Here’s the crux of the recipe: you make a mayonnaise-based cold sauce with reduced orange juice, lime juice, cilantro, ginger and cumin. Then you toast the dry couscous in a large pan. THAT I’d never done before, but it added a wonderful taste to the simple prep of couscous. You add chicken broth and orange juice to plump up the couscous, then green onions and almonds at the last. The shrimp: rolled in egg white, then tossed around in a plastic bag with panko, cilantro, fresh ginger and some pepper. You quickly saute the shrimp, then start the artful arrangement: couscous on the bottom, a nice mound of fresh watercress, the hot shrimp, then you drizzle the whole thing with the sauce.


First photo, the couscous toasting golden brown in the pan.

The mayo sauce (small amount, really) based orange ginger sauce that’s drizzled over the top and becomes a kind of salad dressing.
Lastly, the crunchy shrimp moments before serving. They’re crusted with panko, cilantro, fresh ginger and ground black pepper.

The history of the recipe: Cooking Light – the Ultimate Reader Recipe Contest, 2006. There were several categories, but the judges were all, hands down, in love with this dish, which won first prize. The cook: Karen Tedesco of Webster Groves, Maryland.

Notes: I think next time I’d make a little more of the sauce – it was barely enough (because it’s so darned good). Watch the couscous when you’re toasting – it goes from normal to toasted in a matter of about 30-40 seconds. I’d chop up the watercress just a little bit. I’m kind of haphazard when I wrench off most of the stems, but even medium stems are hard to eat. This is a one-dish meal – you need nothing else with it. No salad. No side. It takes about 30-40 minutes from start to finish. Would make a lovely company meal.
printer-friendly PDF

Crunchy Shrimp with Toasted Couscous and Ginger-Orange Sauce

Recipe By: Karen Tedesco, Webster Grove, MO via Cooking Light
Servings: 4

SAUCE:
1 cup orange juice
1 tablespoon chopped fresh cilantro
2 tablespoons mayonnaise
1 1/2 tablespoons low-sodium chicken broth
1 teaspoon fresh ginger — grated
1 teaspoon fresh lime juice
1/2 teaspoon ground cumin
1/4 teaspoon salt
1/4 teaspoon ground red pepper
COUSCOUS:
1 cup couscous — dried
1 1/2 cups low-sodium chicken broth
1/2 cup orange juice
1/2 teaspoon salt
1/3 cup chopped green onions
2 tablespoons sliced almonds — toasted
1 tablespoon unsalted butter
SHRIMP:
20 jumbo shrimp — peeled and deveined (about 3/4 pound)
1 large egg white — lightly beaten
1/2 cup panko
1 teaspoon chopped fresh cilantro
1/2 teaspoon fresh ginger — grated
1/8 teaspoon freshly ground black pepper
1 tablespoon canola oil
2 cups watercress — washed, trimmed, coarsely chopped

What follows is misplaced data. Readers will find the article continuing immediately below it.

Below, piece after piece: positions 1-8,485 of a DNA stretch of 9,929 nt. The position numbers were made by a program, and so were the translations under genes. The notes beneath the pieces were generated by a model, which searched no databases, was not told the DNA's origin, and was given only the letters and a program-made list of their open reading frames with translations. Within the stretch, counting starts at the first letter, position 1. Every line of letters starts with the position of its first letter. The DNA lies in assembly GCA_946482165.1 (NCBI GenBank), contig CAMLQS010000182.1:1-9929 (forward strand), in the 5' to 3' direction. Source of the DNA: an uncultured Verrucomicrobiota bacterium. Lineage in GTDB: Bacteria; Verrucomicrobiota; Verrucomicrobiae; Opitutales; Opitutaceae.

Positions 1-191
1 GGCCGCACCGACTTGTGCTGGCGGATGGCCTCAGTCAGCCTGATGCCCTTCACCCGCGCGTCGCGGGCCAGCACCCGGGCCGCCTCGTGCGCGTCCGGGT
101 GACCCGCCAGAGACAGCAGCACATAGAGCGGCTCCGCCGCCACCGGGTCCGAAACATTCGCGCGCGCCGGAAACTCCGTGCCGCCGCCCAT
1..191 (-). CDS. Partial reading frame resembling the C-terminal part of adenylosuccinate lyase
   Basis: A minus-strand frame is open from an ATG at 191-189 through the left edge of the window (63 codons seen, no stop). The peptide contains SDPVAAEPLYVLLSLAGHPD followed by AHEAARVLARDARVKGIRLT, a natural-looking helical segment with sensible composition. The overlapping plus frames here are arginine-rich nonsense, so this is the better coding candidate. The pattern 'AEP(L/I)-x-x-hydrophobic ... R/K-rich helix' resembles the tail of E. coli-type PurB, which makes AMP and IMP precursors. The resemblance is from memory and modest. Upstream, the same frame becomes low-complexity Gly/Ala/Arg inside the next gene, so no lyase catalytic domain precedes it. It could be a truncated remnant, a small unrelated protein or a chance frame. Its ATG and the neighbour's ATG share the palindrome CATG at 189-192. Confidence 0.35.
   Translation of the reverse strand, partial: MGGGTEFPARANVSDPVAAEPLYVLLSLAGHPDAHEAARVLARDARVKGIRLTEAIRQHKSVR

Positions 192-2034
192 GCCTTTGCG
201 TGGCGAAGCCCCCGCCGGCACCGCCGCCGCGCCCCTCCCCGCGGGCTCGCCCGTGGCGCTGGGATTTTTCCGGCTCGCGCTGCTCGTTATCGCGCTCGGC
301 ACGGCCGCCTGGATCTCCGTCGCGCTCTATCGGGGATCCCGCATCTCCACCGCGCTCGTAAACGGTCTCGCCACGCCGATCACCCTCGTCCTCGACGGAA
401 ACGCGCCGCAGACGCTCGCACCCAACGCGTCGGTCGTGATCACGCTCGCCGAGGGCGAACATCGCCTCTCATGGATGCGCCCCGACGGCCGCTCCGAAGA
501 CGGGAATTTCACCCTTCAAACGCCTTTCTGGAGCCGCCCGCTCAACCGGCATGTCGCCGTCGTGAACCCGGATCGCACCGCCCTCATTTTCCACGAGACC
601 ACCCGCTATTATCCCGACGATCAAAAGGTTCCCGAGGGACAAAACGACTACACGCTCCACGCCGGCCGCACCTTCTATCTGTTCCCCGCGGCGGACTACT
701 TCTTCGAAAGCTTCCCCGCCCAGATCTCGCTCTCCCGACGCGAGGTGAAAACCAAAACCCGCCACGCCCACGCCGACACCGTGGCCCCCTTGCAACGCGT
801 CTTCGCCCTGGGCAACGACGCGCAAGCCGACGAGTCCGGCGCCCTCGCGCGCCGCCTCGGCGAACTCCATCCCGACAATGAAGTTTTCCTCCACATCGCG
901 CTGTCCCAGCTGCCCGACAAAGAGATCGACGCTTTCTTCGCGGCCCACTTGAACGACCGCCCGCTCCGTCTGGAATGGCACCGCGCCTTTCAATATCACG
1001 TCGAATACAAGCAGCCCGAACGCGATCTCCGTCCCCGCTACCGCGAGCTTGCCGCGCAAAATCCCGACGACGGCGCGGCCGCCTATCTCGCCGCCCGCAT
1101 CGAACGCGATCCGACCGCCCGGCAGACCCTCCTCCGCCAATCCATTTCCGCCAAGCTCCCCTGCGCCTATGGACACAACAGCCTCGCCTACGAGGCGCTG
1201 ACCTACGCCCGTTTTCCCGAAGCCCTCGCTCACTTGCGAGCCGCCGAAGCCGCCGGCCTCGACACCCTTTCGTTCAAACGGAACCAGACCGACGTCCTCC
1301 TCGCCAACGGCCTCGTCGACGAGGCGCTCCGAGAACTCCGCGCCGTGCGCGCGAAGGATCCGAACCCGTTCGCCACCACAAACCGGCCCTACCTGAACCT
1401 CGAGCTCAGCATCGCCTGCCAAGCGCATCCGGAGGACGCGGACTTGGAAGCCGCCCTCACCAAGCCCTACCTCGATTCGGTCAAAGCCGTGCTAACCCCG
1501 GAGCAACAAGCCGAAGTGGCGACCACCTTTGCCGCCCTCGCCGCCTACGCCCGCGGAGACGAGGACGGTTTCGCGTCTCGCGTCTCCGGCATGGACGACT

1. To prepare sauce, bring 1 cup orange juice to a boil in a small saucepan over medium-high heat; cook until reduced to 1/4 cup (about 10 minutes). Remove from heat; cool completely. Stir in 1 tablespoon cilantro and next 7 ingredients (through red pepper); set aside.
2. To prepare couscous, place couscous in a large nonstick skillet over medium-high heat; cook 3 minutes or until toasted, stirring constantly. Remove from heat and add 1 1/2 cups broth, 1/2 cup orange juice, and 1/2 teaspoon salt; bring to a boil. Cover and let stand 5 minutes. Fluff with a fork; add onions, almonds, and butter, stirring until butter melts. Keep warm. If made an hour ahead, briefly reheat in same pan until it’s hot all the way through.
3. To prepare shrimp, combine shrimp and egg white in a bowl, tossing to coat. Combine panko, 1 teaspoon cilantro, 1/2 teaspoon ginger, and black pepper in a large zip-top plastic bag. Add shrimp to bag; seal and shake to coat.
4. Heat oil in a large nonstick skillet over medium-high heat; arrange shrimp in a single layer in pan. Cook 2 minutes on each side or until done.
5. Divide couscous evenly among 4 plates; top evenly with watercress and shrimp; drizzle sauce over shrimp.
Per Serving: 423 Calories; 17g Fat (34.3% calories from fat); 21g Protein; 52g Carbohydrate; 4g Dietary Fiber; 63mg Cholesterol; 557mg Sodium.

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  1. Toffeeapple

    said on February 11th, 2008:

    What an interesting recipe. I’ve heard about dry frying pasta before boiling it but couldn’t quite see the point. You have made it clear to me. The flavourings in this dish are some of my favourites, especially the cilantro; or coriander as we call it over here.

  2. Karen

    said on February 12th, 2008:

    Hi Carolyn,

    I’m glad to have found your blog – this is my recipe! It’s so fun to see that you enjoyed making it – this is one that I actually make a lot for company, too. And I agree; the amount of sauce is too small AND I usually add a little more oil to the pan when cooking the shrimp.

    In order for this to be a “light” recipe, the fat portions are strictly portioned – you know how that goes.

    Cheers!

    Karen

  3. yvette

    said on March 17th, 2010:

    Hi Carolyn,
    I served this at a dinner party at my home for my sister Yvonne’s
    50th birthday celebration. The meal was amazing. No wonder it is on your
    “Favorites Lists”. It surely belongs there !!
    I will make this again and again and again.

    Yvette

    I think that recipe is SO unique. And really very easy too. Glad you and your family enjoyed it. . . carolyn t

  4. yvonne

    said on March 23rd, 2010:

    Hi Carolyn,
    I knew I had to make to this recipe after having it at Yvette’s house for my birthday. I hosted a Bunco party at my house and invited 12 of my friends for dinner. It was a huge success. I received rave reviews on the
    dinner. All the gals left with a copy this recipe. The general consensus was “This is what I would expect from a fine dining restaurant”. Thank you!

    Yvonne
    (Yvette’s sister)

    Hi Yvonne – so glad you enjoyed the salad. It’s one of our favorites too, and relatively easy as well. . . carolyn t